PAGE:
Fact Pattern Two – A major corn seed producer sells a product to farmers containing a genetic trait that is not approved for sale in foreign countries, even though the seller states that it is. Corn growers in 42 Missouri countries purchase the defective product and suffer economic losses. Should the corn growers be allowed to file a single lawsuit (with each individual plaintiff responsible for proving their own individual damages, but able to prove the defendant’s responsibility on a common basis)? Or should the corn growers be forced to file 42 different lawsuits in 42 different Missouri counties, occupying the time of 42 judges, 42 court-reporters, 42 juries and very likely requiring the defendant’s executives to give 42 separate depositions?

Under current law in Missouri and every other state in the country, the corn growers can join together to file a single lawsuit. Under the concept of joinder, taxpayer resources are conserved, the defendant is not subject to interminable litigation in multiple counties, and the parties are not subject to inconsistent judgments.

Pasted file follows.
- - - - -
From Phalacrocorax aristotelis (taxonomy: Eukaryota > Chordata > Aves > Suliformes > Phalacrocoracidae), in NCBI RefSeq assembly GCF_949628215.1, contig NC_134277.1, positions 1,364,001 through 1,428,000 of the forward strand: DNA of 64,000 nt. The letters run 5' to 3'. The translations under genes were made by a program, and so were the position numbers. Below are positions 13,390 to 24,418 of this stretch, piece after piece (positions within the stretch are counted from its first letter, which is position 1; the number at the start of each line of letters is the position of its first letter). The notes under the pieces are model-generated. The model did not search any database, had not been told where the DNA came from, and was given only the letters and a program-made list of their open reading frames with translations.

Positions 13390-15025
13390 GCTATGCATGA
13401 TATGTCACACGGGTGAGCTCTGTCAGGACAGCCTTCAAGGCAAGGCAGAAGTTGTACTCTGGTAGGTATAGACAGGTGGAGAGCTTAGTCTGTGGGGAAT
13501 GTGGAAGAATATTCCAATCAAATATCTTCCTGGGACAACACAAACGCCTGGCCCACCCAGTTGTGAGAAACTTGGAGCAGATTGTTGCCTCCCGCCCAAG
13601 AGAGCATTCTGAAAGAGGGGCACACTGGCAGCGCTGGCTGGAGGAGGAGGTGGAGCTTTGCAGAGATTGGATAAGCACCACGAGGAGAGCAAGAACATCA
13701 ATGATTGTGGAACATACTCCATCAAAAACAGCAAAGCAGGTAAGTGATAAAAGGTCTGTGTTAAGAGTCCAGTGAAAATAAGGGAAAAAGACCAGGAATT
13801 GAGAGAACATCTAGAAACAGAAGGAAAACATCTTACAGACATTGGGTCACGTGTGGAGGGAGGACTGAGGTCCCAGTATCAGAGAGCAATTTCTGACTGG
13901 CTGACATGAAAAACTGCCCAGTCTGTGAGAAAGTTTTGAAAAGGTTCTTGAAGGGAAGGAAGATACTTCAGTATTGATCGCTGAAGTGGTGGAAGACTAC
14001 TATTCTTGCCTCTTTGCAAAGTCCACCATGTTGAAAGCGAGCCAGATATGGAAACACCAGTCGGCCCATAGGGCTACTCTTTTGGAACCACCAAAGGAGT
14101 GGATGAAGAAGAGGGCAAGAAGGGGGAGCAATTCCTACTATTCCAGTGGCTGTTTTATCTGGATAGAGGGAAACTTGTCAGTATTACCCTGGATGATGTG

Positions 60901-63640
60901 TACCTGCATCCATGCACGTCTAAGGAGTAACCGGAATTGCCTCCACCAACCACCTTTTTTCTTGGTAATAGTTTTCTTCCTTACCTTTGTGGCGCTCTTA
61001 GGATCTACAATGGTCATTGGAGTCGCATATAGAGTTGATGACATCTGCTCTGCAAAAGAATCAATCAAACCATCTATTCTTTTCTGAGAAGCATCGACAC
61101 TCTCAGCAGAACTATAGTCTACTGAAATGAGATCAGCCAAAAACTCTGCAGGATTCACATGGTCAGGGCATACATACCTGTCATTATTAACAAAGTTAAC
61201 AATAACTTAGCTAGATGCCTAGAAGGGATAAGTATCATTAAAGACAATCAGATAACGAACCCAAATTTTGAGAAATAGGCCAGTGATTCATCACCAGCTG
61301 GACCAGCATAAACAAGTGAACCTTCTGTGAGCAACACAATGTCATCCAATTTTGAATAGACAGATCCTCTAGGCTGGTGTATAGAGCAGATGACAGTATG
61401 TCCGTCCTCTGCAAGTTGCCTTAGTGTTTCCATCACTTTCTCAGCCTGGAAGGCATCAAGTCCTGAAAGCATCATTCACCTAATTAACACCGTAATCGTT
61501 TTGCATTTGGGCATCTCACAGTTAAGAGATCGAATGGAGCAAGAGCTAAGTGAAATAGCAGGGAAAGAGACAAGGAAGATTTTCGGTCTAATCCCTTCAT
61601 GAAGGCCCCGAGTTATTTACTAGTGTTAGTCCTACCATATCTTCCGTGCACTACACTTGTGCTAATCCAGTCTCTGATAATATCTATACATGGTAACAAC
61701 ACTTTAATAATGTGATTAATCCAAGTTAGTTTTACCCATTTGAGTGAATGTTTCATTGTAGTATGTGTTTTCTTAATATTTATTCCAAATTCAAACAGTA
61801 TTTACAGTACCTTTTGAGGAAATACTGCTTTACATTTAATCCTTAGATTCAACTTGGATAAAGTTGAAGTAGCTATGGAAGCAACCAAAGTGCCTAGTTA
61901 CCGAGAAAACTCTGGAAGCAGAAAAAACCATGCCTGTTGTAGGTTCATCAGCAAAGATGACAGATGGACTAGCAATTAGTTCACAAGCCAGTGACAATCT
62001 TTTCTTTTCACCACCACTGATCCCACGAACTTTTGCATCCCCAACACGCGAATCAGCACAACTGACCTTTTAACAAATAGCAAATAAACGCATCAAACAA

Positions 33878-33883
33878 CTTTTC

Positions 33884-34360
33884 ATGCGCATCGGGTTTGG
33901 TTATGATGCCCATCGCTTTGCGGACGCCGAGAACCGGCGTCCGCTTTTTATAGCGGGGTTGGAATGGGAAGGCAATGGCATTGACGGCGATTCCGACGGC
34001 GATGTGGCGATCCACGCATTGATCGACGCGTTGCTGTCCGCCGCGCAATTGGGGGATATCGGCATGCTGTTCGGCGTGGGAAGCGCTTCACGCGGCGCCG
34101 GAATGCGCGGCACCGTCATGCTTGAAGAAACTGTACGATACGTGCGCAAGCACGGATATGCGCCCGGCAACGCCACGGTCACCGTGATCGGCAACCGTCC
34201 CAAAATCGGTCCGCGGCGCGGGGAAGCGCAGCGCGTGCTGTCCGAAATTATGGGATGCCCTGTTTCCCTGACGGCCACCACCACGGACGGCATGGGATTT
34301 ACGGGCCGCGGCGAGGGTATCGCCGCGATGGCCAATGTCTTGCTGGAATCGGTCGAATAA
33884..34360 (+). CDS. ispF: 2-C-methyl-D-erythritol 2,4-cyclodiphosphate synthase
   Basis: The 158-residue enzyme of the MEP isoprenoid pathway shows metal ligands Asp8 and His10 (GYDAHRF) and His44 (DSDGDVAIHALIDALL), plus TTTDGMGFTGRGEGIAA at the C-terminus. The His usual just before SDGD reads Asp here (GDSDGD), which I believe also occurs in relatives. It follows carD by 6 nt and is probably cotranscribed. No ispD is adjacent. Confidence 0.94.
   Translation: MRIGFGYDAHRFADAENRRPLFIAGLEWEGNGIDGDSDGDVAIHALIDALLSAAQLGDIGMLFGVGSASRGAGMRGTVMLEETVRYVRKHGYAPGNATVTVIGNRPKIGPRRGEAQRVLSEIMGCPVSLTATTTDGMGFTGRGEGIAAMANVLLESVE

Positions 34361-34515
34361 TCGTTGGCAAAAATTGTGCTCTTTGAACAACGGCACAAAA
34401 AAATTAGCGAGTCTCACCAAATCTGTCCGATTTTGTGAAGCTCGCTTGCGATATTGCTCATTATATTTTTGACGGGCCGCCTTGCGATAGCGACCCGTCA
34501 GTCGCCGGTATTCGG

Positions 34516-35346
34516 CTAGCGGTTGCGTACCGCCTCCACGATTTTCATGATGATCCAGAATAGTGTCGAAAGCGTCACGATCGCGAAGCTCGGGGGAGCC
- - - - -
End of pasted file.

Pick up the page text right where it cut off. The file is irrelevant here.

As it originally made it to the floor this week, House Bill 460 would have eliminated all in-state cross-county joinder in Missouri. In our not-so hypothetical situations, Paul’s situation would require two separate lawsuits and the corn grower case would require 42 separate cases.

On Tuesday, I filed an amendment to HB 460 to fix these two problems with the bill – and narrow its focus to the out-of-state plaintiff problem only. After a lengthy debate, it was obvious that my amendment was going to be adopted. The bill – with my amendment pending – was laid over, i.e. postponed for the day. On Wednesday morning, another member offered a substitute amendment. To that member’s credit, the substitute amendment fixed the defendant joinder problem in HB 460. As amended, Paul’s claims can still be heard as a single case. But the amendment did not fix the problem with joinder of plaintiffs.